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11 November 2022
Twitter blue tick payments enable brand impersonators
TwitterSocial media planning & buyingStrategy
Tesla, Eli Lilly, Nintendo … just a few of the brands that have been impersonated on Twitter in recent days as pranksters have taken advantage of the offer of an $8 a month payment for a verified account; it’s a development that threatens to completely sink the platform’s credibility for advertisers.
The story so far
Elon Musk’s chaotic oversight of Twitter included early threats to brands that pulled their advertising, before he met the advertising industry on Twitter Spaces to hear their concerns.
That meeting was last Wednesday, when the moderation of hate speech was uppermost in their minds – the same day that the new $8 blue tick policy launched. Two days later, advertisers had another major worry as media headlines highlighted examples of brand impersonation.
While this was mostly harmless, even entertaining, stuff, it’s still a headache for brands, and one that they’ll blame Musk for. But there’s the probability that the humour will be superseded by more nefarious activity.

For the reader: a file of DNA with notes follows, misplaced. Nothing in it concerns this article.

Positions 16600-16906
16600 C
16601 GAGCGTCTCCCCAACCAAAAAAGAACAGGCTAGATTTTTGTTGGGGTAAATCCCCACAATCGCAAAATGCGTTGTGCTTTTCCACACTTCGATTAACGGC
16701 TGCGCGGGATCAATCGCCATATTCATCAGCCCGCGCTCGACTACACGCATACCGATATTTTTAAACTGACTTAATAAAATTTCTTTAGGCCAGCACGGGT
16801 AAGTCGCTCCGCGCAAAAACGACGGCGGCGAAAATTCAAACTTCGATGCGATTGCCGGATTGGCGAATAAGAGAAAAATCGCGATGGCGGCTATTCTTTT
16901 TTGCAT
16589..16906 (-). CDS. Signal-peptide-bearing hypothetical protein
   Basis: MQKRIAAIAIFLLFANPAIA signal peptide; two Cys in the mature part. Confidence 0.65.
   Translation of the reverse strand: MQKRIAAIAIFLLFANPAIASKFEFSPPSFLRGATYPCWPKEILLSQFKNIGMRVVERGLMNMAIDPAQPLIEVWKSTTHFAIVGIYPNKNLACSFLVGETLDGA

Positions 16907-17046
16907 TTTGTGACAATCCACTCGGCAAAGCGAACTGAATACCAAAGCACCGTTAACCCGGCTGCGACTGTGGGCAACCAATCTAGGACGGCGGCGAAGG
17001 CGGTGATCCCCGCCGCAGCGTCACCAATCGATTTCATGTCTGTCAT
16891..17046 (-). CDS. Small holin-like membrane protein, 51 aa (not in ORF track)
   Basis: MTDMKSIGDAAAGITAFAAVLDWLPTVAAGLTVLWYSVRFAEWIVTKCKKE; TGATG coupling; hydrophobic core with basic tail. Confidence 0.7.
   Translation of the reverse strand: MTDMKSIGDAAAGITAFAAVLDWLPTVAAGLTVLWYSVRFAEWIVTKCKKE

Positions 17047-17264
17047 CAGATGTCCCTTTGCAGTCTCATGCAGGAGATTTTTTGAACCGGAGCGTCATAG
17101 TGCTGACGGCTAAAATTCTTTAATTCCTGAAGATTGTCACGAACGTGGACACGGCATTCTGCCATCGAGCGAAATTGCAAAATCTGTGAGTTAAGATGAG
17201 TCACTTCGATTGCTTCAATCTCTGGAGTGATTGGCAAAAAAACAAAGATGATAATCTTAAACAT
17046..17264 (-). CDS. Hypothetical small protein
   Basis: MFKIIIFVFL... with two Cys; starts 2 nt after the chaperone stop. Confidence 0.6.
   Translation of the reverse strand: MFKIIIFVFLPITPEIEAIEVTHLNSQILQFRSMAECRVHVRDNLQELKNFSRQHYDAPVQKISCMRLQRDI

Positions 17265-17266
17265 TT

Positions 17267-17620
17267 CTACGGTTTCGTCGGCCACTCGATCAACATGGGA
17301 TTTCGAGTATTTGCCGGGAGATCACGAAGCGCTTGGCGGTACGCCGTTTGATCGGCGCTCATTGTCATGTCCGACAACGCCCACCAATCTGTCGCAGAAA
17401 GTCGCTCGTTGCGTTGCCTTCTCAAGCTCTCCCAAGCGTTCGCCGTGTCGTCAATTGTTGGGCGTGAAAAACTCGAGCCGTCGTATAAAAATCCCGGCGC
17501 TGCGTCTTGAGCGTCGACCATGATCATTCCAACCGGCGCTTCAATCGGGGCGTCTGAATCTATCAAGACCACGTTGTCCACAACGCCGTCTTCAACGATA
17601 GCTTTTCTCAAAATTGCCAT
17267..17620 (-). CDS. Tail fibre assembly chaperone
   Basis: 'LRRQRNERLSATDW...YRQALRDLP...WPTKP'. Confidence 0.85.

Already there are reports of fake-but-verified customer support accounts, raising the possibility of bad actors scamming consumers out of their money.
There’s been a lot of focus on advertisers pulling spend from Twitter amid concerns their brand could appear next to unsuitable content, but the platform has also become an important tool for customer engagement. Joke fake accounts are one thing, but malicious fake accounts can do huge damage to a brand’s reputation.
Meanwhile, Twitter’s business model is starting to change. In a Thursday email to staff, Musk said he wanted to see up to half of the service’s revenues come from subscriptions. But this will require massive takeup of a product that until now people didn’t pay for.
It would be an extraordinary feat to hugely overpay for a platform that you didn’t necessarily want to buy and then effectively destroy it in a matter of weeks. Turns out running a social media platform is rocket science after all.
Sourced from Washington Post, Yahoo!, Twitter, Bloomberg